WORCESTER – Ashland resident Rezwan Ferdaus pleaded not guilty today in federal court to charges that he plotted to fly remote-controlled airplanes loaded with plastic explosives into federal buildings in Washington D.C.
Relatives of Ferdaus, a 26-year-old Northeastern University graduate, shouted their support and broke into tears today when he walked into a court. He pleaded not guilty to all six charges before Magistrate Judge Timothy S. Hillman, who endorsed a defense request and postponed a detention hearing for Ferdaus until Oct. 20.
If convicted on all six counts and given the maximum on each, Ferdaus would be imprisoned for about 85 years.
Ferdaus’ defense attorney, federal public defender Catherine Byrne, told reporters after Ferdaus’ brief appearance in US District Court that her client is the victim of the FBI and US Attorney Carmen Ortiz’ office, which conducted an undercover investigation that led to his arrest last week.
“This case was orchestrated and facilitated by the government,’’ Byrne said. She did not elaborate.
The hearing marked Ferdaus’ first public appearance since his arrest and the revelation in federal court records of his alleged efforts to modify cellphones into control switches for improvised explosive devices that would be used to kill American servicemen and women.
It was also apparently the first time his relatives have seen him since his arrest last Wednesday. As Ferdaus was brought into the courtroom before Hillman took the bench, friends and relatives shouted words of encouragement.
“We’re all here for you!’’ one relative shouted.
A woman who said she was an aunt — and who shouted at reporters to stay away from the family as they entered the courthouse — burst into tears when Ferdaus walked in wearing a brown prison jumpsuit.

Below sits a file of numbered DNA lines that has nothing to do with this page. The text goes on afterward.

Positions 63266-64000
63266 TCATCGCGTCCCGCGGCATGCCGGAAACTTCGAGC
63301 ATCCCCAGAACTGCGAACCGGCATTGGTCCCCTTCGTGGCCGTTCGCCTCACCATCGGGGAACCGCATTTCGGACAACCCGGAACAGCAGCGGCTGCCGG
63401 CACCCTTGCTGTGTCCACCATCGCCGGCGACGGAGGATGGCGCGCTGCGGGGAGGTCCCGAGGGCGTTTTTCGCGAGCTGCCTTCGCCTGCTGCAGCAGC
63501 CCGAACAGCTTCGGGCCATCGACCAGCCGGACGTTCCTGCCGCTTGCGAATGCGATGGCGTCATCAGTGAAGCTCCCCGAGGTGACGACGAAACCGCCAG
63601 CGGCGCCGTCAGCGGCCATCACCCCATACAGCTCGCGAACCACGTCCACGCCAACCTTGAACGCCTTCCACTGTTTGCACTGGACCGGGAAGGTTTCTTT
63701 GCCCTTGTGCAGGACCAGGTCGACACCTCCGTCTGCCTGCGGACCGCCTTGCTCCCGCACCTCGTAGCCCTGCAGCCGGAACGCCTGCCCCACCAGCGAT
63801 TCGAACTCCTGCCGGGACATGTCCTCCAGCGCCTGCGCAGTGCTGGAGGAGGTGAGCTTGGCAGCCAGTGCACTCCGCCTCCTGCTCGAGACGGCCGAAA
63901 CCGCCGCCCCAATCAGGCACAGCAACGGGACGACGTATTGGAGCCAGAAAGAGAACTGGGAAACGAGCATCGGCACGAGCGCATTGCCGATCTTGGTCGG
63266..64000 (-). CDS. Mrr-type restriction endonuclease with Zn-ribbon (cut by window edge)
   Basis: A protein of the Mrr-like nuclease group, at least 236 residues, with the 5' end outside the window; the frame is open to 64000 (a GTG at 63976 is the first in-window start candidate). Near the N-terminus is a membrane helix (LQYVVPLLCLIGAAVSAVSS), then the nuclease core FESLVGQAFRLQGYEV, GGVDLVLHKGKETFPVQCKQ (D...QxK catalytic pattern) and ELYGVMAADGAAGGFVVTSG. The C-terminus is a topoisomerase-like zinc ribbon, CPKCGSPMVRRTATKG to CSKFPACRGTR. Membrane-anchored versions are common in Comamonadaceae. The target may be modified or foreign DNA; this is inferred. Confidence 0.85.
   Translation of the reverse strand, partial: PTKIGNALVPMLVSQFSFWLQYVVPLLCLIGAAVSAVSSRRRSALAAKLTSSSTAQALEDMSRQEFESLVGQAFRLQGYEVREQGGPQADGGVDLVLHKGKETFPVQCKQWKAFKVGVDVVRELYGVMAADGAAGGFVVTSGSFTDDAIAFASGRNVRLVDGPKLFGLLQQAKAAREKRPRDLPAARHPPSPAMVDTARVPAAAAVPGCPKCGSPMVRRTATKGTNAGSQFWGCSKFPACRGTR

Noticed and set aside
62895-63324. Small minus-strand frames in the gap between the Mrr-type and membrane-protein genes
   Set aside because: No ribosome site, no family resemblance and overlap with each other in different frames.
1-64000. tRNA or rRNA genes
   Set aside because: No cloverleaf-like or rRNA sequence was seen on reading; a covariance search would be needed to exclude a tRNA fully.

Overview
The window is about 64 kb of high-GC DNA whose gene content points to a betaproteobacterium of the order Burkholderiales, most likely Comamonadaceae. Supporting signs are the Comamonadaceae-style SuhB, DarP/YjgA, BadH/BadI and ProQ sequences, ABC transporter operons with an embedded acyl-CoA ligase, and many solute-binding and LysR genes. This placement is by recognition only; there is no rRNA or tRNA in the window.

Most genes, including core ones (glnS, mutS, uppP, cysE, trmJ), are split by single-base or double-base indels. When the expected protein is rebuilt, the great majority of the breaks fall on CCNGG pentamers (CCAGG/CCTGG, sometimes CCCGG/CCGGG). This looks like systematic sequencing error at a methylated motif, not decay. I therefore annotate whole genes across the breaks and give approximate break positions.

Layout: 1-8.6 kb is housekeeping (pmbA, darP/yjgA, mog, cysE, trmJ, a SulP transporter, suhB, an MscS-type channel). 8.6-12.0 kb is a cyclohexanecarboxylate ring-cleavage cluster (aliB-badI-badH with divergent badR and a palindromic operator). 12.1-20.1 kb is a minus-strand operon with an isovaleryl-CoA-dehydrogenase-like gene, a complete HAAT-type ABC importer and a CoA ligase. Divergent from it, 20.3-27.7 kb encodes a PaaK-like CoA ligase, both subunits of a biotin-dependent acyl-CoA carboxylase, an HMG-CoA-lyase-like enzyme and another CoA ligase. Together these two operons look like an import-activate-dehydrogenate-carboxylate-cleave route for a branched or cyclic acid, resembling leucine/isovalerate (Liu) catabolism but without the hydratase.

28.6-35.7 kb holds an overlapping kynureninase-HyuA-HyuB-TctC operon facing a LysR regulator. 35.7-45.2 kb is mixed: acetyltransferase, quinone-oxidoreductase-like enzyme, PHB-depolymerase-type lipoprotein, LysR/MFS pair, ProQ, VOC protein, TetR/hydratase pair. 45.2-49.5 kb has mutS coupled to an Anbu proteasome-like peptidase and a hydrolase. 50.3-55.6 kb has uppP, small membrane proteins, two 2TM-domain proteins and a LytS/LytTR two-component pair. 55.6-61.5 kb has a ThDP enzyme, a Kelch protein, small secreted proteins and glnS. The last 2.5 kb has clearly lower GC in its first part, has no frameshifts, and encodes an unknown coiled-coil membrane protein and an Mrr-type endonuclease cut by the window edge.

His mother sobbed heavily before the hearing began, and kept sobbing softly into a white tissue during the 30-minute proceeding. When it was over, Ferdaus’ mother had to be helped to her feet and guided out of the courtroom by relatives.
Ferdaus’ father kept an outwardly stoic appearance while his son sat next to Byrne with his eyes downcast, betraying no emotion.
When the hearing ended, Ferdaus’ relatives again shouted more encouragement.
“We love you!’’ one shouted. “Hang in there!’’ added another. “We’re here for you.’’
Ferdaus was indicted last week on federal charges of attempting to damage and destroy a federal building by means of an explosive, attempting to damage and destroy national defense premises, receiving firearms and explosive materials, and attempting to provide material support to terrorists and terrorist organizations.
Prosecutors say that Ferdaus planned to launch three explosive-laden, remote-controlled planes, each the size of an adult’s body, into the Pentagon and the US Capitol “to kill as many people as possible.’’ He allegedly planned to launch them from East Potomac Park, and a six-man team would then shoot at anyone fleeing the buildings.
“Once we cut off the military, we can take care of the politicians,’’ he allegedly told undercover agents, according to the indictment unsealed last week.
Prosecutors say Ferdaus delivered detailed plans to two FBI agents posing as Al Qaeda recruiters, and he asked for their help in acquiring the model planes, C-4 explosives, and AK-47 assault rifles.
He acquired one plane in August. The agents delivered the guns and 25 pounds of explosives last Wednesday to Ferdaus, who put them in a storage unit he had rented in Framingham. He was then taken into custody.
Prosecutors also said in court papers that Ferdaus gave the undercover agents 12 cellphones rigged to act as switches for an improvised explosive device. He allegedly appeared gratified when he was told that one of the detonation devices succeeded in killing three US soldiers and injuring at least four others, exclaiming, “That’s exactly what I wanted,’’ according to the indictment.